Sunday, 2 July 2017

Movie Review: High Spirits (1988)


An inane comedy, High Spirits wastes an impressive cast on a juvenile story smothered by a glut of special effects.

In Ireland, the dilapidated Plunkett Castle is facing foreclosure. In desperation, owner Peter Plunkett (Peter O'Toole) decides to leverage the castle's reputation for ghosts and sell a phoney experience to unsuspecting tourists. He trains his staff to play-act the roles of goblins and witches. The first batch of American tourists arrive, including bickering couple Jack and Sharon (Steve Guttenberg and Beverly D'Angelo), as well as a wannabe priest (Peter Gallagher), a nymph (Jennifer Tilly) and a ghost skeptic.

After the fake ghost theatrics prove disastrous, Jack encounters the real ghost of Mary Plunkett (Daryl Hannah), who was murdered on her wedding night by jealous husband Martin Brogan (Liam Neeson) 200 years ago. Jack and Mary fall in love, but have to find a way to be together.

Written and directed by Irishman Neil Jordan, who was fresh off the success of the acclaimed Mona Lisa, High Spirits is what happens when Hollywood throws too much money and influence too soon at an up-and-coming director. Jordan is allowed free reign to inject a lot of Irish and an overdose of special effects into the project, and High Spirits is an unmitigated disaster. Jordan claims the film was butchered by the studio during editing, but it's difficult to imagine any salvageable version emerging from this mess.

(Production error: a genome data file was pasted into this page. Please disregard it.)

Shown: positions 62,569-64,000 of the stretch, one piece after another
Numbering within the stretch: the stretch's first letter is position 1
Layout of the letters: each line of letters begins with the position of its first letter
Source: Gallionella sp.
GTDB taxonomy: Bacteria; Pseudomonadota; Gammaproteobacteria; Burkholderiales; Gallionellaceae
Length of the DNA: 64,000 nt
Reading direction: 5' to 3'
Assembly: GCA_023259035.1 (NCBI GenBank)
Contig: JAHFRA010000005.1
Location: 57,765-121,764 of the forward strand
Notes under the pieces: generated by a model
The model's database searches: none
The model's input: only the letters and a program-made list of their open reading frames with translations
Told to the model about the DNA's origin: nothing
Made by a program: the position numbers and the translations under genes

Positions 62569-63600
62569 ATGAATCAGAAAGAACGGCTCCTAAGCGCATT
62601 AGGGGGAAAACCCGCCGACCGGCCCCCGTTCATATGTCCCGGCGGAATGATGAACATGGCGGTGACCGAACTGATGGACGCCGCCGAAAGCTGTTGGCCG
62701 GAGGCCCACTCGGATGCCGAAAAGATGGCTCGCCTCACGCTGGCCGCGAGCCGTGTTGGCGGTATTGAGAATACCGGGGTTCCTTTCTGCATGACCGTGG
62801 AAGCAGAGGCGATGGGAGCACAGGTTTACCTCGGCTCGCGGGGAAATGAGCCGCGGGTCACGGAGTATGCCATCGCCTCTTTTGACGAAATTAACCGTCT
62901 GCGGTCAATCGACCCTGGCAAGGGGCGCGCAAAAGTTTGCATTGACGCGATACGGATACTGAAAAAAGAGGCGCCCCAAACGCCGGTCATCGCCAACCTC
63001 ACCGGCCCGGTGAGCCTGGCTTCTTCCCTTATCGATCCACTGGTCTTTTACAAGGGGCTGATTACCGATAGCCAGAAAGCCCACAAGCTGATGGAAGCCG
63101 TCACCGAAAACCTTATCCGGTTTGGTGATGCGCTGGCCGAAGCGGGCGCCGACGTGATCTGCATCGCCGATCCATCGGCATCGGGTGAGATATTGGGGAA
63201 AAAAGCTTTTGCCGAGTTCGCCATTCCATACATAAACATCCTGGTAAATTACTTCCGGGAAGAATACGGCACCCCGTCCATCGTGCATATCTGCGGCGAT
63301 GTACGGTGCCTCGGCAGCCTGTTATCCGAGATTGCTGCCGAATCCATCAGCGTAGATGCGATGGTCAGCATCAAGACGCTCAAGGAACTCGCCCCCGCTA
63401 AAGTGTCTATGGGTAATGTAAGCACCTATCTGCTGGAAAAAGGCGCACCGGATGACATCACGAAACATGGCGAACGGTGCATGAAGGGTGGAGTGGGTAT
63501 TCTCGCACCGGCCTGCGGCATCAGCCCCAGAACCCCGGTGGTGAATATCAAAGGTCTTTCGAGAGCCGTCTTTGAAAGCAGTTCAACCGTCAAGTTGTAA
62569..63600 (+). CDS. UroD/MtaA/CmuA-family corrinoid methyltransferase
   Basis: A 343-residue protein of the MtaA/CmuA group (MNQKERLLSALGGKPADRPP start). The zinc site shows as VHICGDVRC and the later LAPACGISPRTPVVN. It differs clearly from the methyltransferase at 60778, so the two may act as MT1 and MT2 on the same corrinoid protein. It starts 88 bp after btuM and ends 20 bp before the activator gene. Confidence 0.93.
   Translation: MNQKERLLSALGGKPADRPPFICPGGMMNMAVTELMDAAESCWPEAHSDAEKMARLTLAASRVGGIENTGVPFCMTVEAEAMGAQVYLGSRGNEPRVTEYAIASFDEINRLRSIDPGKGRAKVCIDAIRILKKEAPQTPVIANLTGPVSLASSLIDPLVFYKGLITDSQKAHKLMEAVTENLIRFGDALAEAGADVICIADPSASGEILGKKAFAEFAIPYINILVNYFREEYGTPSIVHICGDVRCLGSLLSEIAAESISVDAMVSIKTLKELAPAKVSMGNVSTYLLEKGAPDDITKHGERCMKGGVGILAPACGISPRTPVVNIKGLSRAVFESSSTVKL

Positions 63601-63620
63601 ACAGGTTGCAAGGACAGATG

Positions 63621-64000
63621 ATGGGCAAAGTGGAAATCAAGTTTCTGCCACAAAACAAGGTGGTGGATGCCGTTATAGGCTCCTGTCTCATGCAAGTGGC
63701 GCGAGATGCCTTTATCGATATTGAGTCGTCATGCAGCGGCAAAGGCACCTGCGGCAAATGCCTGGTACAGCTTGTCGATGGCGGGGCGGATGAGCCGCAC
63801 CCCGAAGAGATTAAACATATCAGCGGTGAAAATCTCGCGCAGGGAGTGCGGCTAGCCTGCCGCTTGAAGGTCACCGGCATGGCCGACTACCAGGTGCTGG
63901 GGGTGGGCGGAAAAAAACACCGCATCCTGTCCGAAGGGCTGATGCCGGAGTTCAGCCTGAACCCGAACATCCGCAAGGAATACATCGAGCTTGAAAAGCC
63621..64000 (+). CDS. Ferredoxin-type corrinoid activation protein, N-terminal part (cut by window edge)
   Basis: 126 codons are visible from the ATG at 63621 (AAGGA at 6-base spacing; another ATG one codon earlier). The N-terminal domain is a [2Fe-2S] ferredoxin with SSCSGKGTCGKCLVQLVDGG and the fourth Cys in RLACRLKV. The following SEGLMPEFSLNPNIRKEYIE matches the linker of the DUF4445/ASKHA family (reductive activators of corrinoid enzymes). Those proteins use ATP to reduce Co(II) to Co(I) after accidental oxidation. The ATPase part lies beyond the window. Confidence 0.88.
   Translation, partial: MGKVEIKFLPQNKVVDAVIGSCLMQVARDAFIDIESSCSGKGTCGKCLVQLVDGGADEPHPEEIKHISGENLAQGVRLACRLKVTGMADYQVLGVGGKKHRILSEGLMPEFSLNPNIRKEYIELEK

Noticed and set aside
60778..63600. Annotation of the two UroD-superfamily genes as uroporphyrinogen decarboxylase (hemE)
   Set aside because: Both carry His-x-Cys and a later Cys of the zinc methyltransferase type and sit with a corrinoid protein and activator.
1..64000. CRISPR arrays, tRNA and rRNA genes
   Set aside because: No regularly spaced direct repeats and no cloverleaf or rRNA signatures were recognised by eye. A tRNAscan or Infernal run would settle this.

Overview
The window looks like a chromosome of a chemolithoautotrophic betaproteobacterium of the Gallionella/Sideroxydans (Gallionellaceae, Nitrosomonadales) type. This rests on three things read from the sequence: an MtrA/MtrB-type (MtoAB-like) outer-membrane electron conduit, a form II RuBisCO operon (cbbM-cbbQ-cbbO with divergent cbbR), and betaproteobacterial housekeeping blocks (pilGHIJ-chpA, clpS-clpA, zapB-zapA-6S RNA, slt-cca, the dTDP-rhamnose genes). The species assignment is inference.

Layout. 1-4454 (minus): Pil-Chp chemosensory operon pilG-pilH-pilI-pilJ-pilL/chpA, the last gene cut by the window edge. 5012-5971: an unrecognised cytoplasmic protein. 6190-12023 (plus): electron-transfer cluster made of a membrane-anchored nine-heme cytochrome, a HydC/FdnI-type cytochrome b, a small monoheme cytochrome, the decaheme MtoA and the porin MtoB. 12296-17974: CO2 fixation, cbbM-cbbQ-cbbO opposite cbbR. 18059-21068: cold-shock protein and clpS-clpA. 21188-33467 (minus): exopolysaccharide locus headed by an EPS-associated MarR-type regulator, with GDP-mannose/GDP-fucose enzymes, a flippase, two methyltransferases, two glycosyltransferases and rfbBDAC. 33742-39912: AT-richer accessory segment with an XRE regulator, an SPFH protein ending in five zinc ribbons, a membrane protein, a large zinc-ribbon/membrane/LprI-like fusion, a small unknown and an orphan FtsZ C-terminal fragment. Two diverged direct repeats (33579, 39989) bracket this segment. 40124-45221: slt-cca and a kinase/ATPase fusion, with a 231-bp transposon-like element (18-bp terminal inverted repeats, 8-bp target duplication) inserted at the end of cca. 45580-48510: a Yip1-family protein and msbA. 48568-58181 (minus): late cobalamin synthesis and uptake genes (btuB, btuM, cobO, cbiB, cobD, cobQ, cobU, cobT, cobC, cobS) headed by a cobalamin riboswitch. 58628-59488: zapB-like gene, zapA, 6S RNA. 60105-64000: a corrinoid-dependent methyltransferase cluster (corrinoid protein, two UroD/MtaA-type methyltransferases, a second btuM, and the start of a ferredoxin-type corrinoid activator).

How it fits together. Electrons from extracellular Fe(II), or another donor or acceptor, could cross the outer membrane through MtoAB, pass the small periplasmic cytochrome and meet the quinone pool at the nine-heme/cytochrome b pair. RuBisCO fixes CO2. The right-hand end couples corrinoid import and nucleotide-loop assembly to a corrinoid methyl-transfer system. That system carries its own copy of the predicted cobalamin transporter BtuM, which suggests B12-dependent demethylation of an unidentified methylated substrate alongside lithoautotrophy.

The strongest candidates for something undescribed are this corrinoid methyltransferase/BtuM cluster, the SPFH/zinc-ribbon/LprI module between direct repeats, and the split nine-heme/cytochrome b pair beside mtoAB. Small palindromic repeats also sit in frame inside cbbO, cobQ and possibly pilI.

The level of overacting is difficult to believe, High Spirits coming across as an ill-conceived macabre play directed at children. All the actors scream their lines, over-emote to distraction, run around as if their hair is on fire, fall down the stairs in antics that stopped being funny in the 1930s, and generally act stupid. They are surrounded by a non-stop stream of cheesy and excessive special effects overused in a manner to suggest grown men were given new technology toys and lacked the basic maturity to apply them in considered doses.

Loud, boring, devoid of laughs and fundamentally lacking any redeeming moments, High Spirits is a colossal fiasco.






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